The eagerly awaited new Halloween movie is killing it at the box office, setting weekend records in America for the popular slasher genre of horror films.
Reuniting Jamie Lee Curtis and the world created by horror filmmaker John Carpenter, the film has collected an estimated $US77.5 million ($109 million) in theatres in the US and Canada. That easily beat the old record for a slasher movie, set in 2009 by a reboot of the Friday the 13th series, and keeps the industry on a record path for October.
Outside the US, Halloween generated $USS14.3 million from 23 markets for a global start of $91.8 million. "Halloween" cost just $US10 million, marking another win for Jason Blum and Blumhouse Productions, who co-financed the film with Miramax.
Jamie Lee Curtis at the film’s premiere in Los Angeles. Credit:AP
Halloween surpassed Paranormal Activity 3 ($US52.5 million) for the best debut to date for Blumhouse.
"I am enormously proud of this film," Jason Blum said. "Halloween brings the franchise back to life in a fresh, relevant and fun way that is winning over fans and critics alike."
Universal's Halloween is the 11th installment in the series, five of which have starred Curtis as iconic avenging babysitter Laurie Strode, who is now a grandmother in the newest take.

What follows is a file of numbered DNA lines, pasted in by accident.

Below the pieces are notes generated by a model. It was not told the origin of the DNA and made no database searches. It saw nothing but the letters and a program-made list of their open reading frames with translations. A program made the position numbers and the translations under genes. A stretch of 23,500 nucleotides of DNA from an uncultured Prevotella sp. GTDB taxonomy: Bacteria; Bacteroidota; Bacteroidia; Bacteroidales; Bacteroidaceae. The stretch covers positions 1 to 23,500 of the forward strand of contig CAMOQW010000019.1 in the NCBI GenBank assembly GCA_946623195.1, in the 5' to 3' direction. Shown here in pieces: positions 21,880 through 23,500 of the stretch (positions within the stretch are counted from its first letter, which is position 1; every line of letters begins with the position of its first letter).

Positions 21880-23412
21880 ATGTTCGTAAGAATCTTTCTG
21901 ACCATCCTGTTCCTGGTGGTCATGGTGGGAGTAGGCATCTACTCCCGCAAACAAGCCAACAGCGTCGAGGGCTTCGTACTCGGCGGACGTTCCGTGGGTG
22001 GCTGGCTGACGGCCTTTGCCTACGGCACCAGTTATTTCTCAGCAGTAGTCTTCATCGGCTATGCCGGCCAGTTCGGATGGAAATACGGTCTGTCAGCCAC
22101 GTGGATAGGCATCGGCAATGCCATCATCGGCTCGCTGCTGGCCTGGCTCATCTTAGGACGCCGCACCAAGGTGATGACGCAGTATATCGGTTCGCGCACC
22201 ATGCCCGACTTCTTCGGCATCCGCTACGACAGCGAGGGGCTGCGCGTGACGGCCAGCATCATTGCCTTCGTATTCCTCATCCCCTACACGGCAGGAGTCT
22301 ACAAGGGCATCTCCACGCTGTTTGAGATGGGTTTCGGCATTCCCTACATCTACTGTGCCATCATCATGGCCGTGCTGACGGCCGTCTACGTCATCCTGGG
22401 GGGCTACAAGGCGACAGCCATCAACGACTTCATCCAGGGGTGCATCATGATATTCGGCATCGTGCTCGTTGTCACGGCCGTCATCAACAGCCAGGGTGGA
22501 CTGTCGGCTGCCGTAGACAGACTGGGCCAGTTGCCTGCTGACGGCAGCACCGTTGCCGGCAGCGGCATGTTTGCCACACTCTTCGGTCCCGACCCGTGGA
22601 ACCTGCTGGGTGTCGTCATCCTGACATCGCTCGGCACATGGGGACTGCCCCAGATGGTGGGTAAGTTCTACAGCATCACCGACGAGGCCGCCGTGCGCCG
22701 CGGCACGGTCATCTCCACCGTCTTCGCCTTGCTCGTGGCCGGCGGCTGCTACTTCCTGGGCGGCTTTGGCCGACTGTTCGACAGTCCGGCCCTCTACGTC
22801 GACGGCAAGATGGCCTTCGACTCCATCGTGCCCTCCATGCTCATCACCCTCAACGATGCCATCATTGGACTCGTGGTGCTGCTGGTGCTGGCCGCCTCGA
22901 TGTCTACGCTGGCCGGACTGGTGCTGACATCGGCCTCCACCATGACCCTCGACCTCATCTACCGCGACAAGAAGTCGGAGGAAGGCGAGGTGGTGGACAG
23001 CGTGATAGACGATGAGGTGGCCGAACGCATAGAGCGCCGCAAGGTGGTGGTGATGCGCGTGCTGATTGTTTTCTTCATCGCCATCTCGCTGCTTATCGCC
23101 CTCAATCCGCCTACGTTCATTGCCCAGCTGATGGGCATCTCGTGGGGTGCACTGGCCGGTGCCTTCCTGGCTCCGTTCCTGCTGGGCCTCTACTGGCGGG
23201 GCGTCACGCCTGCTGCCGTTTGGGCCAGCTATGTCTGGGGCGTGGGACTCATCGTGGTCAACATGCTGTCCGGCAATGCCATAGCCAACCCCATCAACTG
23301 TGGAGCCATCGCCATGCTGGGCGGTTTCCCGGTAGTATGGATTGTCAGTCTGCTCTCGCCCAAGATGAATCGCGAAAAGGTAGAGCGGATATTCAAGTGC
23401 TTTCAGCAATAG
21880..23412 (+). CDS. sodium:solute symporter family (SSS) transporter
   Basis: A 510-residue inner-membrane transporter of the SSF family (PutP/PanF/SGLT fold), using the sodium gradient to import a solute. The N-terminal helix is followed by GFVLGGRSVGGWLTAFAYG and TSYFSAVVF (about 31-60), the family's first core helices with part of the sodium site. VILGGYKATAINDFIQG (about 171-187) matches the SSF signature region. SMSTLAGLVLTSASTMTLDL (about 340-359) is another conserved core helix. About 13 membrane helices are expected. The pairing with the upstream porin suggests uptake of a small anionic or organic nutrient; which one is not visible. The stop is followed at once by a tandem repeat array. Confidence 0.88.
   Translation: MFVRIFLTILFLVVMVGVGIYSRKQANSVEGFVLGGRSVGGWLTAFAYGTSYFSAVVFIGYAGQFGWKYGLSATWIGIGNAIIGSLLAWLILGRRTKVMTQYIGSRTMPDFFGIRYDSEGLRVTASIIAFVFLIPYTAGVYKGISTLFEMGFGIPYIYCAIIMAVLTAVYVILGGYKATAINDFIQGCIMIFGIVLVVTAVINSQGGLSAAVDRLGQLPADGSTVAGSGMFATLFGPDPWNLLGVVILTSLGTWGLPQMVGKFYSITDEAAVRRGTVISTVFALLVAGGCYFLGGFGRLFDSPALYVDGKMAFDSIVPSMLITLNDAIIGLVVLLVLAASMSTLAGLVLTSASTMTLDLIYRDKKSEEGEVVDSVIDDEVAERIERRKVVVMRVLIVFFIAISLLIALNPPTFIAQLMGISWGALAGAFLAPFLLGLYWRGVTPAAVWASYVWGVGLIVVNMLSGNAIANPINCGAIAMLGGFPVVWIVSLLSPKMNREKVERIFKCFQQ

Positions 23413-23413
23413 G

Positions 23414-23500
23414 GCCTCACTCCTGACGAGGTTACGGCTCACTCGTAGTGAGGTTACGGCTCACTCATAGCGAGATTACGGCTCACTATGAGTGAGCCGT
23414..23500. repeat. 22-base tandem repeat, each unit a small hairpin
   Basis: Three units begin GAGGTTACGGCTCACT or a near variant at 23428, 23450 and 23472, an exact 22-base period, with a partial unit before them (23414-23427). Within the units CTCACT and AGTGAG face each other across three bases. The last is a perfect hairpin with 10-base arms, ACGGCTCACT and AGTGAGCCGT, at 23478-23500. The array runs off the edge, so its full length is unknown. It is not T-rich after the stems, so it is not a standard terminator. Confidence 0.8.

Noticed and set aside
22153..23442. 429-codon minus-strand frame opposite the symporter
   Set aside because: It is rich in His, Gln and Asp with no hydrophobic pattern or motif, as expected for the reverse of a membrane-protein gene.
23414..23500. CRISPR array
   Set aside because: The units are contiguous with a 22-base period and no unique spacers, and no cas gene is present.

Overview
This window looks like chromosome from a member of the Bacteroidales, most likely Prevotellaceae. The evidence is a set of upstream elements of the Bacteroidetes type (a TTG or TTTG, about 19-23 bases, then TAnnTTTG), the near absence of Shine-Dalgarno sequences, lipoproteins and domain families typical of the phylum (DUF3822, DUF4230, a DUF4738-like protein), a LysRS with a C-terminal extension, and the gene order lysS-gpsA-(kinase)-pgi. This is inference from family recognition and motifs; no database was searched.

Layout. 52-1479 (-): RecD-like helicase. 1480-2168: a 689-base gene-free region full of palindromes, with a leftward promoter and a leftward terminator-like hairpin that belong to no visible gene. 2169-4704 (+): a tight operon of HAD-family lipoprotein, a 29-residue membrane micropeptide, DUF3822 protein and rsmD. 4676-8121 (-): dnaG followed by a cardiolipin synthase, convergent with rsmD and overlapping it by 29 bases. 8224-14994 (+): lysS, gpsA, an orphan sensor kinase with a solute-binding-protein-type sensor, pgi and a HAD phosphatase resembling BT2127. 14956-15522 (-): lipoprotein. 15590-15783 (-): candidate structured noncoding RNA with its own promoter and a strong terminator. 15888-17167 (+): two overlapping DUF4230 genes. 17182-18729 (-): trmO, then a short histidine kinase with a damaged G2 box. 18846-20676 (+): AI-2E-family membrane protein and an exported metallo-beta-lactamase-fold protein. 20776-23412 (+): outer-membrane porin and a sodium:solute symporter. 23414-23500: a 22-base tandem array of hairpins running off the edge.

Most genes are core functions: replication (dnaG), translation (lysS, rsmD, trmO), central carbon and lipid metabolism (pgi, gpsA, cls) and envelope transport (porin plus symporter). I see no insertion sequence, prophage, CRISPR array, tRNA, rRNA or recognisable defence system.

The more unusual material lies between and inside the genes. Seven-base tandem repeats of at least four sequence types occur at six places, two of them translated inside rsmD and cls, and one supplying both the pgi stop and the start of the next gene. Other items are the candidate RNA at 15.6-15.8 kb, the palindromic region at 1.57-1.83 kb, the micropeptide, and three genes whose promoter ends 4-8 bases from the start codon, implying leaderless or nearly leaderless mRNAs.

Halloween is Curtis' biggest opening to date, as well as the best horror opening with a female lead. It's also the biggest launch ever with a female lead over the age of 55.
Halloween was one of the most anticipated films of the year because it featured well-known figures from the 1978 original.
The horror genre is one of the most enduring in Hollywood, even as the box office has become more challenging, with titles regularly breaching expectations.
The picture represents another win for Blumhouse Productions and its distributor, Comcast's Universal Pictures.
In Halloween, Curtis plays Laurie Strode, reprising the role that made her famous in a final face-off with Michael Myers.
The sequel picks up four decades after she narrowly escaped the masked murderer's killing spree from the first installment. The film focuses on Strode dealing with the fallout from the trauma of those events, having become a recluse.
The movie cost just $10 million to make, before marketing costs, and was projected to debut to as much as $70 million. The studio had expected an opening north of $50 million.
Earlier in the month, superhero movie Venom was the biggest-ever October debut, with $80.3 million.
Halloween is released in Australia on October 25.
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